8:          setListAdapter(adapter);
   9:      }
  10:      
  11:      @Override
  12:      protected void onListItemClick(ListView l, View v, int position, long id)
  13:      {
  14:          super.onListItemClick(l, v, position, id);
  15:          Object o=this.getListAdapter().getItem(position);
  16:          Contact c=(Contact)o;
  17:          Toast.makeText(this, c.getDisplayName(), Toast.LENGTH_SHORT).show();
  18:      }
  19:      
  20:      private ContactList getContacts()
  21:      {
  22:          ContactList contactList=new ContactList();
  23:          Uri uri=ContactsContract.Contacts.CONTENT_URI;
  24:          ContentResolver cr=getContentResolver();
  25:          String sortOrder = ContactsContract.Contacts.DISPLAY_NAME + " COLLATE LOCALIZED ASC";
  26:          Cursor cur=cr.query(uri, null, null, null, sortOrder);
  27:          if(cur.getCount()>0)
  28:          {
  29:              String id;
  30:              String name;
  31:              while(cur.moveToNext())
  32:              {
  33:                  Contact c =new Contact();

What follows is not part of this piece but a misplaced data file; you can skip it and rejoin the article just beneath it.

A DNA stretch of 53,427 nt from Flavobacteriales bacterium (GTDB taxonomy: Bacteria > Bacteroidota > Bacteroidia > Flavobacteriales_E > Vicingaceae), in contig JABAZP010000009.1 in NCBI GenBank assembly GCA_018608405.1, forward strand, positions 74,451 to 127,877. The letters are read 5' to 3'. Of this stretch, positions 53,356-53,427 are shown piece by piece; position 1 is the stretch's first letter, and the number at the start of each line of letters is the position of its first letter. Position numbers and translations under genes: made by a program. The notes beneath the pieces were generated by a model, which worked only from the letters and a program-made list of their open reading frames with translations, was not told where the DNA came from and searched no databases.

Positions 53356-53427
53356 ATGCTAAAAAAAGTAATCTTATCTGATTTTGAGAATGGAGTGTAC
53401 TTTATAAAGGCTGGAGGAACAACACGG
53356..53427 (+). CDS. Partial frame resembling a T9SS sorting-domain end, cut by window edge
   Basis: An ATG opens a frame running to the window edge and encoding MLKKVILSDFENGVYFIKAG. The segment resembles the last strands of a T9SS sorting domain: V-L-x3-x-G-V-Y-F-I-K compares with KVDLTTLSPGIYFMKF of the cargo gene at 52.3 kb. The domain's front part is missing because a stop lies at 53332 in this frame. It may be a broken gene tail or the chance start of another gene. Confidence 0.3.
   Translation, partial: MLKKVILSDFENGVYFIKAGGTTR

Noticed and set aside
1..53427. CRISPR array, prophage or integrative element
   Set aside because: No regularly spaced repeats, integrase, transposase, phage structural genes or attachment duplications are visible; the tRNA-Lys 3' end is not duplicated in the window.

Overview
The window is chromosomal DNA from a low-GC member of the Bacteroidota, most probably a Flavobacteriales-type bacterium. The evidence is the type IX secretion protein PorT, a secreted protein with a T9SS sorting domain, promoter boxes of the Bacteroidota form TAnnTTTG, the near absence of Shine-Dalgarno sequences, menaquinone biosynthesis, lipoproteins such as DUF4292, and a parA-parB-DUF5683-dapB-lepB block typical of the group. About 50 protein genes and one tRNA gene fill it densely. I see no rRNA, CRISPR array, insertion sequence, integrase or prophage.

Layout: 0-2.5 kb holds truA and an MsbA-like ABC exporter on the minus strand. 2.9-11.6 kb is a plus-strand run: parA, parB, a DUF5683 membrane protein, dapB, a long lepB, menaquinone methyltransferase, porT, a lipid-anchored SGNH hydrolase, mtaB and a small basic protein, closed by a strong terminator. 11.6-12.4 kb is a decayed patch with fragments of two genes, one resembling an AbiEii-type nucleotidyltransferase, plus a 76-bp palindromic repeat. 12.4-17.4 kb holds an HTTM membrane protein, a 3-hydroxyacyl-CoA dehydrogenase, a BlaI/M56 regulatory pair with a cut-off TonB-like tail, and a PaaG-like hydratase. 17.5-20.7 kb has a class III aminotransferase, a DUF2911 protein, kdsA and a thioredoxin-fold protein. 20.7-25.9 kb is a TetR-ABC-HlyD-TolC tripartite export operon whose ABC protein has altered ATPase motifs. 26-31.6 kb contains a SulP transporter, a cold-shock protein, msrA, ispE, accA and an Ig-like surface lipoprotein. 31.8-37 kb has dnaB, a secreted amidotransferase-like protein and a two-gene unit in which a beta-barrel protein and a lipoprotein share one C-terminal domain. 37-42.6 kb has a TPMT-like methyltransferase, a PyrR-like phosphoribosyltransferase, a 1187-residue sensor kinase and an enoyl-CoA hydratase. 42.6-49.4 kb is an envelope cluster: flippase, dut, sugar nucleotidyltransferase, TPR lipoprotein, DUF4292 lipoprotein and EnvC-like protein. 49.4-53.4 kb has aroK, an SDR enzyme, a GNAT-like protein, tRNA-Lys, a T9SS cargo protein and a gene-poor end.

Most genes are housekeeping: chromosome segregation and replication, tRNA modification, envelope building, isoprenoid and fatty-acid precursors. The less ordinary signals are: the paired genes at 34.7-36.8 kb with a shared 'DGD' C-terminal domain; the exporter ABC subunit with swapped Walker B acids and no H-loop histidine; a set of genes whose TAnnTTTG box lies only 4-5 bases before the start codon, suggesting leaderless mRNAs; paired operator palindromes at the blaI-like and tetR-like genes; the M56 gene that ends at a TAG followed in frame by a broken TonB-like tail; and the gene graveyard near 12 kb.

34:                  id = cur.getString(cur.getColumnIndex(ContactsContract.Contacts._ID));
  35:                  name=cur.getString(cur.getColumnIndex(ContactsContract.Contacts.DISPLAY_NAME));
  36:                  c.setId(id);
  37:                  c.setDisplayName(name);
  38:                  contactList.addContact(c);
  39:              }
  40:          }
  41:          cur.close();
  42:          return contactList;
  43:      }
  44:  }
 

I don’t have any complex View for this activity so no xml file to link here. Normally an activity will have view that has textbox, button etc. It’s a good practice to define the layout (view) in xml file and Link to Activity. I will explain that later.